Tropical Depression Lisa has crossed into southern Mexico one day after making landfall as a hurricane in the neighbouring country of Belize, where it knocked out power in the country’s largest city.
Lisa moved into southern Mexico on Thursday, bringing winds of 55km/h (35mph) and warnings of heavy rains, flooding and mudslides from the US National Hurricane Center.
“Lisa weakens to a depression but still brings heavy rains to portions of southeastern Mexico,” the center said on its website. The agency said that the storm could bring between 10 to 15cm (4 to 6 inches) of rain to the Mexican states of Tabasco and Chiapas.
No deaths or major damage have been reported as a result of Lisa thus far. But the hurricane brought fierce winds of up to 120km/h (75mph) when it made landfall on Wednesday outside of Belize City, the country’s main commercial port, knocking out power and uprooting trees.
“It is a scary experience,” said Angelica Escalante, who works in the town of Sand Hill just outside Belize City and expressed concern about her neighbours’ homes. “Their roofs might not be strong enough for this weather.”
Authorities in Belize reported that some homes lost sheet-metal roofs as a result of the storm and that some flooding occurred.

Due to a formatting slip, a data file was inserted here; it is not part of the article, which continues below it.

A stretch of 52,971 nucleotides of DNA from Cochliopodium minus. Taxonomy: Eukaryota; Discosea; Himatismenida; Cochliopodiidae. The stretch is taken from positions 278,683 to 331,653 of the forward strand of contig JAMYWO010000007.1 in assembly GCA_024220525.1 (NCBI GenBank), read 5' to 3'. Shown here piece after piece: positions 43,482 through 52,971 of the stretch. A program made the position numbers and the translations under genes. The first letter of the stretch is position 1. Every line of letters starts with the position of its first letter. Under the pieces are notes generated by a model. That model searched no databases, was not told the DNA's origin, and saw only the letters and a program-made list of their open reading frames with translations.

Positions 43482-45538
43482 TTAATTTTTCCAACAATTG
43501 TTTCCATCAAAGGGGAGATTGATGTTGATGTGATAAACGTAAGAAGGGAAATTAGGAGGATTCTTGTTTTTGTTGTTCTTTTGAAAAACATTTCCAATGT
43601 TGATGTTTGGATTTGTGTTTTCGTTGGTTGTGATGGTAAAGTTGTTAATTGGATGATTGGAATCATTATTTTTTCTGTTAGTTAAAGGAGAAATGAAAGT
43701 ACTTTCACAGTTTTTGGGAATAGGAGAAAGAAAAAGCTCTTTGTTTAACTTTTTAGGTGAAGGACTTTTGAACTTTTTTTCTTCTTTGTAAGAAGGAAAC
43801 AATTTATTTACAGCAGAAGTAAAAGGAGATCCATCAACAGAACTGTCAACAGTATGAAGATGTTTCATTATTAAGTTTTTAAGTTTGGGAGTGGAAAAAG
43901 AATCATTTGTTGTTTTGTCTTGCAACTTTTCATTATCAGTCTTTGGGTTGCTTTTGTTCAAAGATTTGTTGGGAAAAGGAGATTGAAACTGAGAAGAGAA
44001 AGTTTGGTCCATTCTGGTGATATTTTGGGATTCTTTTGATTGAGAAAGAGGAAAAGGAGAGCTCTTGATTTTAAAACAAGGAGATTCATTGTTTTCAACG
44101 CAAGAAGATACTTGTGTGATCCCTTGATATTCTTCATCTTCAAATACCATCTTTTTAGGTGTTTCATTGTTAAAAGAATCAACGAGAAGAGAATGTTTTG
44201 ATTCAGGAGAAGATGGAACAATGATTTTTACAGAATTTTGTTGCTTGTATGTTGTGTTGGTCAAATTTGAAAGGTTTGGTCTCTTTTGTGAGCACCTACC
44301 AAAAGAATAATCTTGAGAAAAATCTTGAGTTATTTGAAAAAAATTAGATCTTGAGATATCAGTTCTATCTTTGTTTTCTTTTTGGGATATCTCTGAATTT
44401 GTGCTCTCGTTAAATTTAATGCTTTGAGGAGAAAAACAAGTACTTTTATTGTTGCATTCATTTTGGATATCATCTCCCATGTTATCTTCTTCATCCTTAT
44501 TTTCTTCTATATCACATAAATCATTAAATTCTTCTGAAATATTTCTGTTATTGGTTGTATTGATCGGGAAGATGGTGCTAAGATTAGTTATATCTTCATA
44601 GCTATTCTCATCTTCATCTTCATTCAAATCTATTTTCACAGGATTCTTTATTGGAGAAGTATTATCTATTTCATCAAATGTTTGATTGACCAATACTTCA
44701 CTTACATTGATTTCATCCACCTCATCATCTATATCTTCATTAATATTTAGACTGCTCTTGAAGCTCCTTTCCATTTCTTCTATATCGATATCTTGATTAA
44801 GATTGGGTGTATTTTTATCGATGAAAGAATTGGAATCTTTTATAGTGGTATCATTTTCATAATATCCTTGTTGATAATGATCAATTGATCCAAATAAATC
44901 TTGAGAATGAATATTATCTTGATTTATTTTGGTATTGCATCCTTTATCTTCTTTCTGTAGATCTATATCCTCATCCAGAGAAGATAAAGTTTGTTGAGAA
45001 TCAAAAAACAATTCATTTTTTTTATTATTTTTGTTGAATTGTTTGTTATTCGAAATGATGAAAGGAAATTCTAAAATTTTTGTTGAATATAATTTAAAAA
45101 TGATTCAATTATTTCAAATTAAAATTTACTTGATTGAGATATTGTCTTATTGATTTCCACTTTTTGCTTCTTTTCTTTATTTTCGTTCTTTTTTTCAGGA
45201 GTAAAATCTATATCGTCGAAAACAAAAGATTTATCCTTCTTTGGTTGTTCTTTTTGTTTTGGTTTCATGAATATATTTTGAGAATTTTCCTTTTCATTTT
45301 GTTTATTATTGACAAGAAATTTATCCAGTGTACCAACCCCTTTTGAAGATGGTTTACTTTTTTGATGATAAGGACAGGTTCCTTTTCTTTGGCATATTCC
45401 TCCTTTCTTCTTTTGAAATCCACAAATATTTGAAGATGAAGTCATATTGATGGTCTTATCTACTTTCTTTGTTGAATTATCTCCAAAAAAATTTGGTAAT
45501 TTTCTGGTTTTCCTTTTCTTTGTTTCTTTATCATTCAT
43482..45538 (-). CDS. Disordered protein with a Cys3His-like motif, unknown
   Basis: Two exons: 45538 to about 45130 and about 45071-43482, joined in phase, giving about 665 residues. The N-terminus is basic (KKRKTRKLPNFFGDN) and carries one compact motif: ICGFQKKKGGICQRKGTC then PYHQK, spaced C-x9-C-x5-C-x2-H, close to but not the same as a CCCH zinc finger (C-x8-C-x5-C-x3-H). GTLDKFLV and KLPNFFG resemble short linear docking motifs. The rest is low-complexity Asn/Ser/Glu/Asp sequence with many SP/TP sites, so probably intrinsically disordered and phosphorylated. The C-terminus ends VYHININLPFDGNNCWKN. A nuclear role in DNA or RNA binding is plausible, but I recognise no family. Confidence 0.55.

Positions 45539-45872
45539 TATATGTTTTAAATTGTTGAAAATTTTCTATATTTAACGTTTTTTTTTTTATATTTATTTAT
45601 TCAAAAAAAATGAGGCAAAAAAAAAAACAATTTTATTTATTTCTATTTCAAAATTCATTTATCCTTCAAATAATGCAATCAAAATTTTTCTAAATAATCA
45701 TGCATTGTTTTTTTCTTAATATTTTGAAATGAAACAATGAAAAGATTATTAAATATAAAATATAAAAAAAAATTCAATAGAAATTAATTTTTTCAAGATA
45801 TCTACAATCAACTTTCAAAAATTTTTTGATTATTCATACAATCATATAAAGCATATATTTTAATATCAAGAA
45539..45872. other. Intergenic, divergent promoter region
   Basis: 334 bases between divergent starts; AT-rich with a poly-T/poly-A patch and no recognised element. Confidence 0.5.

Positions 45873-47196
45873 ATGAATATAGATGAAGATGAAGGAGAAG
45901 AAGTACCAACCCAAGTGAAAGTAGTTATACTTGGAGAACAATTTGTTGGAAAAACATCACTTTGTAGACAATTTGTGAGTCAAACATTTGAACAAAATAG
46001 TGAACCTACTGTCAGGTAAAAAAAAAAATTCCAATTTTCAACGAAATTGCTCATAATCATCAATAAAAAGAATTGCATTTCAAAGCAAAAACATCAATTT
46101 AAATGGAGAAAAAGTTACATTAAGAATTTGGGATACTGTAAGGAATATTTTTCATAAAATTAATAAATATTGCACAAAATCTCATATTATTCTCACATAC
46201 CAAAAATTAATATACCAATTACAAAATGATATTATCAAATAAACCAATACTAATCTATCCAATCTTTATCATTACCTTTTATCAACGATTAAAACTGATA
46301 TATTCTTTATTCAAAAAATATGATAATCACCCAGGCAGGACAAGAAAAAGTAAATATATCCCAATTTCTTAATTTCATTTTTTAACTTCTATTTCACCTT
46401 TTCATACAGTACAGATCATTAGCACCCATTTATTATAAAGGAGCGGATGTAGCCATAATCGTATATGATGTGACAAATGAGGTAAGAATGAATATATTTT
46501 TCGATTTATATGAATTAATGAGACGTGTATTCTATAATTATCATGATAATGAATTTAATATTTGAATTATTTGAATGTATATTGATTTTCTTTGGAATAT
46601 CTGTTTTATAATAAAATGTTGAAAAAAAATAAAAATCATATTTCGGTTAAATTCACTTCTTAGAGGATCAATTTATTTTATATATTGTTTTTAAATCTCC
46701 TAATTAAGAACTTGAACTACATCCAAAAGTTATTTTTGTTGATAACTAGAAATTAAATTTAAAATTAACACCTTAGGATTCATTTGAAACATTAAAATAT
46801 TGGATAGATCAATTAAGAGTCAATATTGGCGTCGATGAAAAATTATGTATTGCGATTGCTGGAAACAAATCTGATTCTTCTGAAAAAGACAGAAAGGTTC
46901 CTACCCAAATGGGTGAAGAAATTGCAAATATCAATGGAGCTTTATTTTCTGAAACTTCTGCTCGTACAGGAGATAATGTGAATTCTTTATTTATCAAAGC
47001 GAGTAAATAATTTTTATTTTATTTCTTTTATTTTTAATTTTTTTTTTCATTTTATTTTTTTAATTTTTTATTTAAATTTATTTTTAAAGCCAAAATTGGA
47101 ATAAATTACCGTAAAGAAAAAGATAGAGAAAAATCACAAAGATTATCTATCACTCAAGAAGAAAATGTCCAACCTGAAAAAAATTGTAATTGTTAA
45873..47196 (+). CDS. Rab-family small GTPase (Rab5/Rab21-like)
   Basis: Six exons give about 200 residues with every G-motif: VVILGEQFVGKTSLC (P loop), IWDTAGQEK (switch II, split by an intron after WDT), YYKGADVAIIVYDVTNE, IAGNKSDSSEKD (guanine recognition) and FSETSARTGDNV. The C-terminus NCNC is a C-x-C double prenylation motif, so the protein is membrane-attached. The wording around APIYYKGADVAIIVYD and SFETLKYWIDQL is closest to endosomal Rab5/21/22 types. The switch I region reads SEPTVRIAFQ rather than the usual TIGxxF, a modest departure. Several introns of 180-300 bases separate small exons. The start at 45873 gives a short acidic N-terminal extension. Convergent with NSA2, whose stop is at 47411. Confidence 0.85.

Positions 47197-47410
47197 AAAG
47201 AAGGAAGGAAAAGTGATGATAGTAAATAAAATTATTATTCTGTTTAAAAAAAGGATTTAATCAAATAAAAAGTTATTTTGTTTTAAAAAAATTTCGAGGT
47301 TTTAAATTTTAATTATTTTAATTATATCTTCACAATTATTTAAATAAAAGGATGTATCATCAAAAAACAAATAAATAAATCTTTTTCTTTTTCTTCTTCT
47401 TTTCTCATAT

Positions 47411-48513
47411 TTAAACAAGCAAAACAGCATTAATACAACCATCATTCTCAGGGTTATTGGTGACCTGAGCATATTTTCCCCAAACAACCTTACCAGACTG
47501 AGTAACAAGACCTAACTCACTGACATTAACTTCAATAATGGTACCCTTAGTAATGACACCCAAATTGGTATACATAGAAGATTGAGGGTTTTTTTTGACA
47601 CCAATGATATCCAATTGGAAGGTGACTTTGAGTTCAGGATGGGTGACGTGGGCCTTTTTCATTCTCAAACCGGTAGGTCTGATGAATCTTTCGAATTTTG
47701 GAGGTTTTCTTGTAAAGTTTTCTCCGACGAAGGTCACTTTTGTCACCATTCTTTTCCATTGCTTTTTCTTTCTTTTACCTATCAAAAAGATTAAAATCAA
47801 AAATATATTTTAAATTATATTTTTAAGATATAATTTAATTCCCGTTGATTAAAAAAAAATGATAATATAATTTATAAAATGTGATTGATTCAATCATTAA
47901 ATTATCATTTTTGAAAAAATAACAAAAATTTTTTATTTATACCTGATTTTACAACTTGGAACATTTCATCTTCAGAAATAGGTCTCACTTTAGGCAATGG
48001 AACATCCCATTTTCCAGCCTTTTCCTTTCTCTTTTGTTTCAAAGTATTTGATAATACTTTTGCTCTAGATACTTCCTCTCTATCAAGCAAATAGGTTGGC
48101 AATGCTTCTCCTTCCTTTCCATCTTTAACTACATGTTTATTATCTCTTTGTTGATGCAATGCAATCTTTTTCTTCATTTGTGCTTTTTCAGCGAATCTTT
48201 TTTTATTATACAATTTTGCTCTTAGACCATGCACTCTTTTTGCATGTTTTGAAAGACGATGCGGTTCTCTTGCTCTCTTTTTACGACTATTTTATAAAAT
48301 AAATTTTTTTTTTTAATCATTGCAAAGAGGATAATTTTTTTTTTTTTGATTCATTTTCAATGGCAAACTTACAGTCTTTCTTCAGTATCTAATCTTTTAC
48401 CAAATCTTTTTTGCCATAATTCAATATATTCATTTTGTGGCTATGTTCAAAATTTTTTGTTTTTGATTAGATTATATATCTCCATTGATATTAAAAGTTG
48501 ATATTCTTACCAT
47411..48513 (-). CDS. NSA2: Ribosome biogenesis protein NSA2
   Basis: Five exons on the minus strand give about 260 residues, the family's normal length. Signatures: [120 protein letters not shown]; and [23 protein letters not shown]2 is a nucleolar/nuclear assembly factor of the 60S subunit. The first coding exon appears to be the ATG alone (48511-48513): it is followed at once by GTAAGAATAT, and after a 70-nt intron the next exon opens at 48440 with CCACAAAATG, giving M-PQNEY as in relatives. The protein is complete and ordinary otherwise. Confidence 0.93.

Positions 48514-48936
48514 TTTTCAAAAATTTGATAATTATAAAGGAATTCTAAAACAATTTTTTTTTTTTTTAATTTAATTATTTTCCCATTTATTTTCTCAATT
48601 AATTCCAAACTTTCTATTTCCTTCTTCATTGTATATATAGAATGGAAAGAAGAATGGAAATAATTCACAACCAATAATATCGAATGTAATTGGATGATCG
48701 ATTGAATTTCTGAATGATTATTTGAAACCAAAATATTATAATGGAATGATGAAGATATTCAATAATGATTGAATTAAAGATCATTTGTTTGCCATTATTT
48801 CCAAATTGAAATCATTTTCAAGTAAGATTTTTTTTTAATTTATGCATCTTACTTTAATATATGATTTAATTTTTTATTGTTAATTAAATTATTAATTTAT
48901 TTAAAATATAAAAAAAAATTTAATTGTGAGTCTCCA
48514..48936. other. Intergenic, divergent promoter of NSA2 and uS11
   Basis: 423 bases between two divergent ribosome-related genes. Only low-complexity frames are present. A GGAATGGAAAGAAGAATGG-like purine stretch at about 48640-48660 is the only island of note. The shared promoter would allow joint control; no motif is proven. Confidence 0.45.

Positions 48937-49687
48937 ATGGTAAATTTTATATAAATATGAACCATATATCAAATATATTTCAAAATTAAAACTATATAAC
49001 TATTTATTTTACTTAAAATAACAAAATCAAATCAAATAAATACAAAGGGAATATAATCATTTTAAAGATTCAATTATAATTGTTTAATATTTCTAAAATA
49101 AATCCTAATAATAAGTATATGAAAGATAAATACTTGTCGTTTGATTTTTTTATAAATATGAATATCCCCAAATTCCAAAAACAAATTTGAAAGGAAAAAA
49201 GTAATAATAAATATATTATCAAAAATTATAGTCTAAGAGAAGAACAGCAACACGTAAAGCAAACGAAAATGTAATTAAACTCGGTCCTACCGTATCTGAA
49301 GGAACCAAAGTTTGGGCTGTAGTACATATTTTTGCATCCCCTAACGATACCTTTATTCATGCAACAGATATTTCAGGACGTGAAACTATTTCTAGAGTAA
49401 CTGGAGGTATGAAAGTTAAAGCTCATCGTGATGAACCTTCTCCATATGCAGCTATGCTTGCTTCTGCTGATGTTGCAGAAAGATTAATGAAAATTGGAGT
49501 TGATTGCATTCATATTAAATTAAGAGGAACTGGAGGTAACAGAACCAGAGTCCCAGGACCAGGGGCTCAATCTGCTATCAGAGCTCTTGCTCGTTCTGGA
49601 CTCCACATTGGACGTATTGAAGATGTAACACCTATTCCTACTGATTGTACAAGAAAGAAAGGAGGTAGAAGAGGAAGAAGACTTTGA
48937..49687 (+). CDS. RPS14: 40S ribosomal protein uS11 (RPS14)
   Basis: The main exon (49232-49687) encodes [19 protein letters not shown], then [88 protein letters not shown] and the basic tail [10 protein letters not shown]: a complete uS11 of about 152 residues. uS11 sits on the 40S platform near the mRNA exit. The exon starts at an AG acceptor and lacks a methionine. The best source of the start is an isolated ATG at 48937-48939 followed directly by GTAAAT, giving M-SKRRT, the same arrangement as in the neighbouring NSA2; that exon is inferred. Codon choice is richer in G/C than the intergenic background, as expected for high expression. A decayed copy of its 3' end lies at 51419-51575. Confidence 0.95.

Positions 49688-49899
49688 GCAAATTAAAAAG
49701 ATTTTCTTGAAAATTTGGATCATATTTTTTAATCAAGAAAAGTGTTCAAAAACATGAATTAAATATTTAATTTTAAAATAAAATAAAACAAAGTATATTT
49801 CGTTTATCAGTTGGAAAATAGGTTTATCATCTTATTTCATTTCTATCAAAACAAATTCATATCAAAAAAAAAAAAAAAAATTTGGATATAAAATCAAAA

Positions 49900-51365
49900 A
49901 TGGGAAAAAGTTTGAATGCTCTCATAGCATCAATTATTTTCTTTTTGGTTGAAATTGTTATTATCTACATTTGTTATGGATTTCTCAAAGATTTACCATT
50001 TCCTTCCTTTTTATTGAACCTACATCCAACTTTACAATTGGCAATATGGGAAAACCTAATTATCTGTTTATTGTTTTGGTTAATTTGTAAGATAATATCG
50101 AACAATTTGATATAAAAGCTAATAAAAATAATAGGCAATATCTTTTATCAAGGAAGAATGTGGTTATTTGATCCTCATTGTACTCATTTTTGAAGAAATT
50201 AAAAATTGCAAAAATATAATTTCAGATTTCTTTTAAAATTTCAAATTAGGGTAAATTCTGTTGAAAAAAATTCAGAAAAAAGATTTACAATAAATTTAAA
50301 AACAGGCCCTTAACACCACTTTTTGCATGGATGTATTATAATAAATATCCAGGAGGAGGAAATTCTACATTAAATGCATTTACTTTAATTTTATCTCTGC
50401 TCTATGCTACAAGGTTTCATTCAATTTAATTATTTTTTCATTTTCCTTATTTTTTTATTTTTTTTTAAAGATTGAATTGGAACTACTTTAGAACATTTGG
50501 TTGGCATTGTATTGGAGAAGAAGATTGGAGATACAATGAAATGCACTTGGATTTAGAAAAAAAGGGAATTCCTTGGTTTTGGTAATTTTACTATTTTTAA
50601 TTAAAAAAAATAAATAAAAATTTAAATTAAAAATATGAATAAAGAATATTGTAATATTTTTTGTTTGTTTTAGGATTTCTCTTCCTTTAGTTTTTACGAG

The Belize government’s emergency services also announced on Wednesday that a state of emergency was in effect through Thursday. Officials advised people living in vulnerable areas to move to shelters, noting that border crossings, ports and airports have also been closed.
Lisa was downgraded from a hurricane to a tropical storm on Wednesday as it moved across Belize and northern Guatemala, and has now been downgraded further to a tropical depression.
It is now moving west at about 17km/h (10mph) and was expected to enter the Gulf of Mexico by Friday. Weather models have predicted that Lisa will reach the Bay of Campeche in the southern region of the Gulf, home to numerous offshore oil drilling rigs.
However, Lisa is expected to have weakened by the time it reaches the area.
Hurricanes have continued to increase in scope, frequency, and destructiveness, driven partly due to changes resulting from climate change.